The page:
January is National Birth Defects Prevention Month
Every year the National Birth Defect Prevention Network selects one area of focus in an effort to increase awareness of a topic and to spark prevention activity across the country. This year, the Network chose “Obesity Prevention and Weight Management – Before, During, and After Pregnancy.” Obesity has been identified as a leading public health concern in the United States and has been associated with birth defects such as heart, neural tube, and limb defects and an increased risk of pregnancy complications. Resources for addressing maternal obesity as a risk factor for birth defects are listed below. In addition, the packet resources are available here: 

The National Birth Defects Prevention Network (NBDPN) is a group of individuals involved in birth defects surveillance, research and prevention. It was created to establish and maintain a national network of state and population-based programs for birth defects surveillance and research. The Network assesses the impact of birth defects upon children, families, and health care; identifies factors that can be used to develop primary prevention strategies; and assists families and their providers in secondary disabilities prevention. Important information about birth defects include the following:


·         Birth defects are the leading cause of infant mortality in the United States, accounting for more than 20 percent of all infant deaths.

·         The estimated lifetime cost to care for the number of children born in the United States each year with common birth defects exceeds $8 billion.

·         While the causes of nearly two-thirds of all birth defects are unknown, effective preventive strategies can be used to obtain a better understanding of what factors are associated with birth defects.  

More information is available on the NBDPN website at:


January 5-11, 2009 is National Folic Acid Awareness Week

The National Council on Folic Acid (NCFA), a coalition of national organizations and associations, state folic acid councils and government agencies whose mission is to improve health by promoting the benefits and consumption of folic acid, has resources for National Folic Acid Awareness Week available on its website: NCFA works to empower and educate its members by providing tools for member use in reaching everyone who would benefit from folic acid. More information is available on the NCFA website at:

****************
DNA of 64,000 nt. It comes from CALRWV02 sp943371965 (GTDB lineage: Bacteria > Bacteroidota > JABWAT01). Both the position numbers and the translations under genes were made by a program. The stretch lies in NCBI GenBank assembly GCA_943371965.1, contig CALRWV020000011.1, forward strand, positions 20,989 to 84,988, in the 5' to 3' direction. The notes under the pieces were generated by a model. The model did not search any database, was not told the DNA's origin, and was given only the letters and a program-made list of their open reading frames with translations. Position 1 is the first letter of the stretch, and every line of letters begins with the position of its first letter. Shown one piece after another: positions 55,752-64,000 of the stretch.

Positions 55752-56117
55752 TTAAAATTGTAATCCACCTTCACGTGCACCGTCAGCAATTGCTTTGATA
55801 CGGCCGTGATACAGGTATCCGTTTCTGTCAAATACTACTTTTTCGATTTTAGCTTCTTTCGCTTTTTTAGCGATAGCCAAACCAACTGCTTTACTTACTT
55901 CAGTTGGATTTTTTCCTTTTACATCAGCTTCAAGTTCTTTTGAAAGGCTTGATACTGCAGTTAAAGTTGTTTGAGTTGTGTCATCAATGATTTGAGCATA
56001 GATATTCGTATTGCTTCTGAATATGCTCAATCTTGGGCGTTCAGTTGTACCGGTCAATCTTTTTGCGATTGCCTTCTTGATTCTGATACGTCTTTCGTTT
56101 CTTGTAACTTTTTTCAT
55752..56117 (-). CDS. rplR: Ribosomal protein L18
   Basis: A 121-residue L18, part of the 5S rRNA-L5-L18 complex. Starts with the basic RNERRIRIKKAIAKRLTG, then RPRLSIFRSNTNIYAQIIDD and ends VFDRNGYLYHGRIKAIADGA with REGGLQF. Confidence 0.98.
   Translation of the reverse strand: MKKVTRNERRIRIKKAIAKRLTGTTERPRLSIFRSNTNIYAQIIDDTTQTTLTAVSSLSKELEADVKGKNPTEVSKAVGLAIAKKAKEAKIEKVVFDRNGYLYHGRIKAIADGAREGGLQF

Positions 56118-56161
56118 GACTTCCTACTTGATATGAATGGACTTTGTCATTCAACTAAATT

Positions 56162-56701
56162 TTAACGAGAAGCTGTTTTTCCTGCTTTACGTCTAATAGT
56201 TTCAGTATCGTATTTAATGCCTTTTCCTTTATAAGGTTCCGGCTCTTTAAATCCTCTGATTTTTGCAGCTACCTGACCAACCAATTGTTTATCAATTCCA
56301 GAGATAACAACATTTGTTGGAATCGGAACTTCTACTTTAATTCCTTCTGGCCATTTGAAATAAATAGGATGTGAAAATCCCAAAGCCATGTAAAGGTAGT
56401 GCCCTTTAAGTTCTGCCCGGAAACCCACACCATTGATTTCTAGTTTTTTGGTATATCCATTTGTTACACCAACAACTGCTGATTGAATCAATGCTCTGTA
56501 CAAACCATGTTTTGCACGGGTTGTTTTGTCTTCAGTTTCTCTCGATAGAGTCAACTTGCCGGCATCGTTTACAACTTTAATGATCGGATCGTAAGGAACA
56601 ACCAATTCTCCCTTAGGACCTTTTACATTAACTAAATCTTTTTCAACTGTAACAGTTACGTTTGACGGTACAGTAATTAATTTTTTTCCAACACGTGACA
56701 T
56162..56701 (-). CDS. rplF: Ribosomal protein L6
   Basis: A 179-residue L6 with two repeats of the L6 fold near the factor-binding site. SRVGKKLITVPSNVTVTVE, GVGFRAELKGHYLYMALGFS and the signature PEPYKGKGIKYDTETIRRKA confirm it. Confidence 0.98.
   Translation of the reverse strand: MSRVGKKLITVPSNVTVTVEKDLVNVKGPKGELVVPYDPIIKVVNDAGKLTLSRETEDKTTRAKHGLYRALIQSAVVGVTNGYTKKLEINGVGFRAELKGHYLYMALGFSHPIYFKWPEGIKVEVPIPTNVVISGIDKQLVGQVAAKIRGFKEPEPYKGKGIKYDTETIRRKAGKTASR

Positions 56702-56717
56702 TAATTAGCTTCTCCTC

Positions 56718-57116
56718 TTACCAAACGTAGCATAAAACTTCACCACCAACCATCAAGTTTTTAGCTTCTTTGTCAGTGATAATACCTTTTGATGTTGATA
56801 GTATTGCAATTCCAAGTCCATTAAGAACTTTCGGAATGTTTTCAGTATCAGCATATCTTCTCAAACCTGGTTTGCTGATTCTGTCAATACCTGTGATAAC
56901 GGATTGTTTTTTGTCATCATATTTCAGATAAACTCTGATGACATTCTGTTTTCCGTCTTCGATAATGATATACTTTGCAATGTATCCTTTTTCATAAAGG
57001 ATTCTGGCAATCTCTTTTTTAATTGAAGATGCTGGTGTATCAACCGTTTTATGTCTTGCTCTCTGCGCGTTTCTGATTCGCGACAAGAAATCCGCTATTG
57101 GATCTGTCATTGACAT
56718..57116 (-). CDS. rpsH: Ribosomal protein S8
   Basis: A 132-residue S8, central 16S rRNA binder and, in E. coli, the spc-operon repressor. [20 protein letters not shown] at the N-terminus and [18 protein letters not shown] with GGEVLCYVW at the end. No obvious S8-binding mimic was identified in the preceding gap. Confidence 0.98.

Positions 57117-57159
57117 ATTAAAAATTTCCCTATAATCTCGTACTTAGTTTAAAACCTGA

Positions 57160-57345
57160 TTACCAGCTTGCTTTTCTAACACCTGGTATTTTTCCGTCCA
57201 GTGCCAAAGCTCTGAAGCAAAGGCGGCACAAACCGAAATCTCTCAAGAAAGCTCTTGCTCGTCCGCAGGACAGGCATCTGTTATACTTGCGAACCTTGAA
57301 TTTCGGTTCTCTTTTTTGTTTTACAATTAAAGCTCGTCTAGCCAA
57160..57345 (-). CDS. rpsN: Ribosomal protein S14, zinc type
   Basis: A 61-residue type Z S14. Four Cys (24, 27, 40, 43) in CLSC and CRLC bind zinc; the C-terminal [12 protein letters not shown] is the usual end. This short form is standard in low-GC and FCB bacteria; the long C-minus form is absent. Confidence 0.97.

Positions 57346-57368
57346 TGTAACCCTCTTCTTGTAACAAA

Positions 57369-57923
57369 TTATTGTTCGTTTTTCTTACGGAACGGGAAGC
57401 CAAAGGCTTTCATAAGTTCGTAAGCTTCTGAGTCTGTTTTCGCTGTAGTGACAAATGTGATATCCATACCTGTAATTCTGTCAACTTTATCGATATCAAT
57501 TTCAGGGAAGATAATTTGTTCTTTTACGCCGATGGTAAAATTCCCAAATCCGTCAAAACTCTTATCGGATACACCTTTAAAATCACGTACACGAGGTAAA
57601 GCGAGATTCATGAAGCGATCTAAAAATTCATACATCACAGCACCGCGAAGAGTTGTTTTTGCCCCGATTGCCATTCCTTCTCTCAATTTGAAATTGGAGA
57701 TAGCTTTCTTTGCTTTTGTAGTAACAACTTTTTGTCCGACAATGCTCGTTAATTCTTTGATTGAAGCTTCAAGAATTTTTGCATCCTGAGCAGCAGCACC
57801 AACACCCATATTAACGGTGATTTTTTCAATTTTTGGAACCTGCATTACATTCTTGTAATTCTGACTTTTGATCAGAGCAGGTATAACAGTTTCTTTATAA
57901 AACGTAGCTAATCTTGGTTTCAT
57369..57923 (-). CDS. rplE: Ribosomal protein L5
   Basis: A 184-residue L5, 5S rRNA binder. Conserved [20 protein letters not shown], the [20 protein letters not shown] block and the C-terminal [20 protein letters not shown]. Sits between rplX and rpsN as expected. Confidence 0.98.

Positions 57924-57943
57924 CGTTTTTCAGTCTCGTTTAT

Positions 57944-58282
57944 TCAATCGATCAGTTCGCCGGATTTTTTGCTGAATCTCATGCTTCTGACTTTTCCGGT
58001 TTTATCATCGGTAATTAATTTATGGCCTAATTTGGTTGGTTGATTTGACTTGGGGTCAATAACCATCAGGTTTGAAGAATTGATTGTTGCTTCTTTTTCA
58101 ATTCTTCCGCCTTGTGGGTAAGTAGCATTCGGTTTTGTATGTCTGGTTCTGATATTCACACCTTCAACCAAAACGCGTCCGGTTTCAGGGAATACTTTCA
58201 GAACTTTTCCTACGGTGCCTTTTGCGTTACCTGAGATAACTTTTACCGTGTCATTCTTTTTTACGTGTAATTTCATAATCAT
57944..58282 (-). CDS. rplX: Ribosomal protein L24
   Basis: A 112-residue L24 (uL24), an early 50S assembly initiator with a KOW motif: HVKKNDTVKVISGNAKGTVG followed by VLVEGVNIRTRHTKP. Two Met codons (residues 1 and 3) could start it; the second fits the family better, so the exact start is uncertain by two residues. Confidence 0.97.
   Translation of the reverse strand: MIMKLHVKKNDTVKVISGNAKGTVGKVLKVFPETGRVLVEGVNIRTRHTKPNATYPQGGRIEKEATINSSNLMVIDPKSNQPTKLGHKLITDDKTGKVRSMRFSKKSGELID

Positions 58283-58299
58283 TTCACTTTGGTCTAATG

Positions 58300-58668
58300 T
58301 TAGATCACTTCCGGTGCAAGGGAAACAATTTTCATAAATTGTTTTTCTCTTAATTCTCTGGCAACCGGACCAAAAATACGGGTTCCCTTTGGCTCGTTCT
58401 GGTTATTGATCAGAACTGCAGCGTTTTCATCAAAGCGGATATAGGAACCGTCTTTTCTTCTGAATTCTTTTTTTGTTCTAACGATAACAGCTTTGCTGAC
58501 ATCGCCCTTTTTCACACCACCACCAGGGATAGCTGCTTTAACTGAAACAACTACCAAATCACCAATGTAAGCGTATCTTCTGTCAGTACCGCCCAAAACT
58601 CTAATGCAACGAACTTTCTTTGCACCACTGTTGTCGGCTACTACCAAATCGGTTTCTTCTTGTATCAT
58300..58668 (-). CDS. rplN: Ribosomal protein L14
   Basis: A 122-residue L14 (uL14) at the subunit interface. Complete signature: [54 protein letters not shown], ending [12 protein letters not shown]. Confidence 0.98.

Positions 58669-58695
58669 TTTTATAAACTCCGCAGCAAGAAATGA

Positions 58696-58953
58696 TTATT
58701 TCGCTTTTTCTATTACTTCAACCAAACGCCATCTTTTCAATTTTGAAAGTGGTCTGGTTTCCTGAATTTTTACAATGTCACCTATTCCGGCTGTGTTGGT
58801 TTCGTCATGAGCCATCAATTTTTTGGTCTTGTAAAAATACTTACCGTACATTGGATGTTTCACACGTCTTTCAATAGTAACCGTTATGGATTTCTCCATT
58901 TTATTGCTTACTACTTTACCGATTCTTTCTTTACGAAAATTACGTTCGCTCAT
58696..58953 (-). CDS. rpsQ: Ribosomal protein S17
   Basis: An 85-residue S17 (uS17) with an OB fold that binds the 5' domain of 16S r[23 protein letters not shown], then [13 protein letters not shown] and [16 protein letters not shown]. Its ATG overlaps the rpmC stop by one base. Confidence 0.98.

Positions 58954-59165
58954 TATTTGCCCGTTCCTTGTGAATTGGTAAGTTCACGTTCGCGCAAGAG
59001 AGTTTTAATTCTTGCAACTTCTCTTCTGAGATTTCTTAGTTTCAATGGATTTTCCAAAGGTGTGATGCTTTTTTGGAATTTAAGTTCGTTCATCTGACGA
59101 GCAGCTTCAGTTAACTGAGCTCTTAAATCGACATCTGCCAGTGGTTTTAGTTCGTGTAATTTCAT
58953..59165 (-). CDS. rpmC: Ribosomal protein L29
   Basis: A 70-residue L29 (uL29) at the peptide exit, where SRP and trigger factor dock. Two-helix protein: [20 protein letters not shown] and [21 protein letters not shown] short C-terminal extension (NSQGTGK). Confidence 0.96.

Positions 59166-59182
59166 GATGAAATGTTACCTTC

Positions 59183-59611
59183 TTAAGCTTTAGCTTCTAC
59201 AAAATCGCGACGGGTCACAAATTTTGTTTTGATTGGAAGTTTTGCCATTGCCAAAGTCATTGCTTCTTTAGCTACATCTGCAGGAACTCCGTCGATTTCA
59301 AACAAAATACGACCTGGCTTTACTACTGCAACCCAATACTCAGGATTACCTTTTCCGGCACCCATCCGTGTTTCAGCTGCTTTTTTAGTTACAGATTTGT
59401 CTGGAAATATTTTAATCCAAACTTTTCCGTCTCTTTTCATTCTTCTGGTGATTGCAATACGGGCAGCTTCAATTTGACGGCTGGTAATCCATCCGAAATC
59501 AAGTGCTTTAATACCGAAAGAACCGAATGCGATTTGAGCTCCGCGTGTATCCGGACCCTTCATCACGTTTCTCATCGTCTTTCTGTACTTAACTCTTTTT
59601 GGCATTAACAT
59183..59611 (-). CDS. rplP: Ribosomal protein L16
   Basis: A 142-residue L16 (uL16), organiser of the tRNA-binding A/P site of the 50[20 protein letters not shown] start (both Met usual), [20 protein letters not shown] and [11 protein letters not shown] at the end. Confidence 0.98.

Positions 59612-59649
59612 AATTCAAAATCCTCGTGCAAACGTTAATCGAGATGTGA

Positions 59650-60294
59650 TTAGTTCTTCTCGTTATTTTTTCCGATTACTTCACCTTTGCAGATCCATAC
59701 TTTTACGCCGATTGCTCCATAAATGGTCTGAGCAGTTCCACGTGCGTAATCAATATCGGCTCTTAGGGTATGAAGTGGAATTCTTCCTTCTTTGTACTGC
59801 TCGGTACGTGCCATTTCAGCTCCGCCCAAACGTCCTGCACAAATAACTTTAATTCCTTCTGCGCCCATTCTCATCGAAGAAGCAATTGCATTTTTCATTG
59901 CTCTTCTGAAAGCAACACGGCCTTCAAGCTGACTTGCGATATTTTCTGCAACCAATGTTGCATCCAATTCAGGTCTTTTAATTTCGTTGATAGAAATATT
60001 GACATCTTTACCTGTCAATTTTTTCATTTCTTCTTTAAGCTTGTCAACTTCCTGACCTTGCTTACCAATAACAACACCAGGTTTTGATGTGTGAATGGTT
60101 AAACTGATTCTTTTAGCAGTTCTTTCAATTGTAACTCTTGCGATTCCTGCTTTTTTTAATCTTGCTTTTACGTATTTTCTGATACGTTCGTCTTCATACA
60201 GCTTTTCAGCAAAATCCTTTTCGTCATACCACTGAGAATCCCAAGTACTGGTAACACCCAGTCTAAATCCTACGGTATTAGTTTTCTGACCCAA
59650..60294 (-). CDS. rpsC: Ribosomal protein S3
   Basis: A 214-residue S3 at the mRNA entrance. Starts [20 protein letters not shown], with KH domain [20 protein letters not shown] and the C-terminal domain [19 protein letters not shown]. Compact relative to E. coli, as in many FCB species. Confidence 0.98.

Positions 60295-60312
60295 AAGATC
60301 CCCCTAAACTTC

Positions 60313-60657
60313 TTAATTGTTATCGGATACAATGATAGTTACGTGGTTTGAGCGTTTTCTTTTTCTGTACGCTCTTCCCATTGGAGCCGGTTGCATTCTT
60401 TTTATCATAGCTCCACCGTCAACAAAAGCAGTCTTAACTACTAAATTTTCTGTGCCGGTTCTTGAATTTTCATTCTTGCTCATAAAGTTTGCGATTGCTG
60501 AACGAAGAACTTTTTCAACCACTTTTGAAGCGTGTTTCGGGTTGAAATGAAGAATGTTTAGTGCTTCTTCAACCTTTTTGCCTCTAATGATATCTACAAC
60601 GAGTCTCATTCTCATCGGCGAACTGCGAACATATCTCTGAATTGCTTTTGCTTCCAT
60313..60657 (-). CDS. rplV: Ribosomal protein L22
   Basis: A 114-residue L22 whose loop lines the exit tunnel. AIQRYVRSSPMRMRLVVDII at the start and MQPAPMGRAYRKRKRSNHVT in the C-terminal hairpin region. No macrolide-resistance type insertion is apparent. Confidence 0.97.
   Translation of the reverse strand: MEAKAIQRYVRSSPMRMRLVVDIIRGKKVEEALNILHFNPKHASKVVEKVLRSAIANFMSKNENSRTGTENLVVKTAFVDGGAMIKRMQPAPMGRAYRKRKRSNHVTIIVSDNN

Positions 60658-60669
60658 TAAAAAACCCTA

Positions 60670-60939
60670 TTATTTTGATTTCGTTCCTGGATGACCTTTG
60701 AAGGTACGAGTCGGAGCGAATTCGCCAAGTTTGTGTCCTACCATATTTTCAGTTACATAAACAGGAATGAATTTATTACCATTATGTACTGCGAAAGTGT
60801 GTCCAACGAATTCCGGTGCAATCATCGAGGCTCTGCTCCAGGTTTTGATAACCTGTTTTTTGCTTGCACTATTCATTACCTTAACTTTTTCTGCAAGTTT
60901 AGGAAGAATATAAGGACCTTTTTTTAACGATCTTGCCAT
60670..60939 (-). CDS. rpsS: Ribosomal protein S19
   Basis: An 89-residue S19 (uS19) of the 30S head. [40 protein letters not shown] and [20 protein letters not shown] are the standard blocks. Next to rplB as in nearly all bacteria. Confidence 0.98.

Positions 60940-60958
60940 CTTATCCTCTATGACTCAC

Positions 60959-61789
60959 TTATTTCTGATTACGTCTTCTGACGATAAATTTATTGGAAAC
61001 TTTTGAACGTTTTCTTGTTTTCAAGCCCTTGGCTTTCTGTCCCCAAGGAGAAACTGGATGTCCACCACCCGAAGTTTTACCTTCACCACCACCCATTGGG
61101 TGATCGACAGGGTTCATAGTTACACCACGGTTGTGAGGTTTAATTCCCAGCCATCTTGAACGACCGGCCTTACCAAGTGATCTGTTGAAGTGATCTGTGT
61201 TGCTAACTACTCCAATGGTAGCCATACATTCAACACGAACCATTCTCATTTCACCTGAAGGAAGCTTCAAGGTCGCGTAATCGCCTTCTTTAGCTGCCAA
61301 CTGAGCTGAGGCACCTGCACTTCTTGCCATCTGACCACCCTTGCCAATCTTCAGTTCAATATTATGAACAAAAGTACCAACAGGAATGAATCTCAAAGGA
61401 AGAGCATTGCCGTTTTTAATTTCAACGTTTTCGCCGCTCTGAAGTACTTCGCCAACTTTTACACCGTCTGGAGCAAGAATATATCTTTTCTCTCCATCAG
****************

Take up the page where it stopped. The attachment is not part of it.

Highlighted Birth Defects Resources — January 2009

Addressing Maternal Obesity as a Risk Factor for Birth Defects

Highlighted Resources for Women and Health Care Professionals


What to Expect at your Prenatal Visits:


A Healthy Baby is Worth the Weight:


Preconception Screening and Counseling Checklist:


Preconception Check List-March of Dimes:


Nutrition Tools and Resources:


Fitness for Two-March of Dimes:


Are you ready physically?


Healthy Pregnancy Resources—March of Dimes Product Catalog:


Baby Your Baby:


BMI — Body Mass Index:


Adult BMI Calculator—Adults—English:


BMI for Children and Teens—English:


Learn about Body Mass Index (BMI):


Resources Related to Obesity, Diabetes and Pregnancy


Obesity, Diabetes, and Links to Congenital Defects: A Review of the Evidence and Recommendations for Intervention. By E. Albert Reece. The Journal of Maternal-Fetal & Neonatal Medicine, Vol 21, Issue 3, 2008.


Screening for Gestational Diabetes Mellitus: U.S. preventive Services Task Force Recommendation Statement. Annals of Internal Medicine. May 20, 2008 Vol 148, No. 10, pp 759-765.


A Prospective Study on the Risk of Congenital Defects Associated with Maternal Obesity and Diabetes Mellitus. By Lynn L. Moore, Martha R. Singer, Loring M. Bradlee, et al. In Epidemiology, 11 (6):689-694, November 2000.


Advances in Understanding the Molecular Causes of Diabetes-Induced Birth Defects

By Mary R. Loeken. In Journal of the Society for Gynecologic Investigation, 2006; 13:2-10.


Resources for Education by Health Professionals

Risks of Being Overweight for Women of Reproductive Age:


A Call to Action: Obesity and Pregnancy—Women’s Health Policy Brief

By Laura Riley, MD, Massachusetts General Hospital Winter/Spring 2006